An interesting discussion, to be sure. And Klavan has it right when he says if you’re an atheist and an American conservative it’s tough to make those make sense.
More after the video…
There are certainly irreligious conservatives, and there are certainly atheist conservatives. A suspicion of government, which at the end of the day is all that’s required for conservatism to take root, doesn’t require a devotion to God.
But Klavan is correct in noting that the American philosophy which undergirds conservatism and the Constitution – namely that since man is created in God’s image and therefore the rights of an individual are natural rights which come from God and not government, and those rights ensconced in the Constitution aren’t granted by the Constitution but merely recognized – is very difficult to fully describe without some sort of at least spiritual belief.
Moreover, experience teaches us that it’s almost impossible to be a conservative and a militant atheist at the same time. You can be a militant atheist and a libertarian, though that really makes you more or less a libertine rather than a libertarian; your philosophy becomes basically that individually you’re such a genius and an all-around awesome dude (or dudette) that you don’t have to submit to any authority outside of extreme cases. We have another word for that: you’re a crank.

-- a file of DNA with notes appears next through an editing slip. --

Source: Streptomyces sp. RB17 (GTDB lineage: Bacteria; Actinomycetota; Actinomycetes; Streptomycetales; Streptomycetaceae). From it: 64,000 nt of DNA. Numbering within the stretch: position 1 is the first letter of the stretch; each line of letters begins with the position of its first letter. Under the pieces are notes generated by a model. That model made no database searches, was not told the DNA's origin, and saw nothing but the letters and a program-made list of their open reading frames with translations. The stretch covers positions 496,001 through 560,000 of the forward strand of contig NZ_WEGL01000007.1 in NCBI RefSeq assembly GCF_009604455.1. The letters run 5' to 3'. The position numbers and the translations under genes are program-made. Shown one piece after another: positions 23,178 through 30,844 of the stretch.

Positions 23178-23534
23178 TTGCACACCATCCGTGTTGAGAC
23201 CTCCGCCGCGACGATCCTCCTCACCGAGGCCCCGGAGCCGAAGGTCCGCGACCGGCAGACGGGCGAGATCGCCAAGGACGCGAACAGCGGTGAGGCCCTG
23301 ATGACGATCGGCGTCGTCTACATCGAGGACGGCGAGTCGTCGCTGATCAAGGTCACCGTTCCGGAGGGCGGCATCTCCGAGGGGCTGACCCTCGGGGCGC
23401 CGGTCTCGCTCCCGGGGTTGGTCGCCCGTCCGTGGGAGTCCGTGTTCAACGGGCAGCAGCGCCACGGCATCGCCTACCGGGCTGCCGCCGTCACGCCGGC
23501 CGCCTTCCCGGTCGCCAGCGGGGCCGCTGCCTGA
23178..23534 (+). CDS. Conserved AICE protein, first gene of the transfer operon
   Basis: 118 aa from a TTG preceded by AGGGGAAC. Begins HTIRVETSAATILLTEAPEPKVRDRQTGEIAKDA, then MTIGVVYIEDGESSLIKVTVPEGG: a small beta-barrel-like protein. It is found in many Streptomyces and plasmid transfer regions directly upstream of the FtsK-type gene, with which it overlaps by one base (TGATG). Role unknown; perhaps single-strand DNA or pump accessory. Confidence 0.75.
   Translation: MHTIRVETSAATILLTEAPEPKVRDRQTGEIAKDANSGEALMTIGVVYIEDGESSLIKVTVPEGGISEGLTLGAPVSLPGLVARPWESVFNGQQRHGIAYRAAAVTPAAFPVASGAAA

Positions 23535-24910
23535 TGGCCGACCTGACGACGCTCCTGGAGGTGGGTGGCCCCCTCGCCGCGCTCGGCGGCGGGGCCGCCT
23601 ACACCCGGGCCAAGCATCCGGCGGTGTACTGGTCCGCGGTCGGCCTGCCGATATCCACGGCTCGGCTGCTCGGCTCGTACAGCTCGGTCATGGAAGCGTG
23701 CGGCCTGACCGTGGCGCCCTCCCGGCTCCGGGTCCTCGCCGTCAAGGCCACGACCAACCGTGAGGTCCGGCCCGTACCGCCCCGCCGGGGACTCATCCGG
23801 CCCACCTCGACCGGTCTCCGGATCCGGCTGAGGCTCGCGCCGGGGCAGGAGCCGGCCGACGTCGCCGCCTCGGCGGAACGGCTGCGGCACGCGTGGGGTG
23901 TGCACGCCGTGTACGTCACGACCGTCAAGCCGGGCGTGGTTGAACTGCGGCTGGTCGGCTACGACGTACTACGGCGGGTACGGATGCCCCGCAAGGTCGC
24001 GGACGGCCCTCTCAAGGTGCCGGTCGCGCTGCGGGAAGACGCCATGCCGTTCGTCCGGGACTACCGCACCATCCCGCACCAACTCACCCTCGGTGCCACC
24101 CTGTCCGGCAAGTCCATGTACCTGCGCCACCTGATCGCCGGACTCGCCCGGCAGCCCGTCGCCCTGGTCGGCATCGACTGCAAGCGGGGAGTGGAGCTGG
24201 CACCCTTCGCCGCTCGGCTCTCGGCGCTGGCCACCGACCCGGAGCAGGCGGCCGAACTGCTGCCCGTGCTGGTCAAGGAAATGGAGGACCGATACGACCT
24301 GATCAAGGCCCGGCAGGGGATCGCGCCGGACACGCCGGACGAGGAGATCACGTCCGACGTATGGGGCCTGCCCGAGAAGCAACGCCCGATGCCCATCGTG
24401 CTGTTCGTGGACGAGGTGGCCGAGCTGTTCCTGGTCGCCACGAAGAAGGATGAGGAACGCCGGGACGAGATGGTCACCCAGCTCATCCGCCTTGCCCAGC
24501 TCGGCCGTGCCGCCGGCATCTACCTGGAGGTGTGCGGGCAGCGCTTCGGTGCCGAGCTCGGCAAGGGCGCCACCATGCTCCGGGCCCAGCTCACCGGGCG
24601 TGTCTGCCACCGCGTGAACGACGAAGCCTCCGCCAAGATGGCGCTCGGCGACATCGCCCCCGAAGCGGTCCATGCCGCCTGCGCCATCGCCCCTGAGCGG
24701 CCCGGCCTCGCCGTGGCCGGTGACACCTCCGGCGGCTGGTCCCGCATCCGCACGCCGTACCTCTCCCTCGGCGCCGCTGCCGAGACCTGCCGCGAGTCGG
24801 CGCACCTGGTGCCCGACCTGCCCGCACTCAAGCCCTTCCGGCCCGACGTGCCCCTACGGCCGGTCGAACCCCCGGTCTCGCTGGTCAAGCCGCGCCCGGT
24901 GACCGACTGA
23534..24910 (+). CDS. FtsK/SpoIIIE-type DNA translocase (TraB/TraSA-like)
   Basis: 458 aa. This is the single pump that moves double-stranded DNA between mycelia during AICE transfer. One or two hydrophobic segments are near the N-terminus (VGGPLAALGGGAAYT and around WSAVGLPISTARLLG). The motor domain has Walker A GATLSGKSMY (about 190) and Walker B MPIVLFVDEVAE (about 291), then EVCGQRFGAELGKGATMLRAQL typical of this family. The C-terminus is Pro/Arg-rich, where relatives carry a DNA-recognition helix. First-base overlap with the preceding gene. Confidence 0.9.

In general, though, the ranks of the atheists are not fertile recruiting grounds for conservatives. If you don’t believe in God then you’re more likely to believe that since man is the highest being in the universe man has the best chance of perfecting his surroundings and therefore man can create Utopia.
And Utopia is the basis of socialism, totalitarianism, progressivism, fascism and communism. It’s not heaven on earth; it’s hell.
An atheist conservative is probably somebody more likely to begin believing in God than to begin believing in socialism. The impulses are there; they might not have fully thought it through.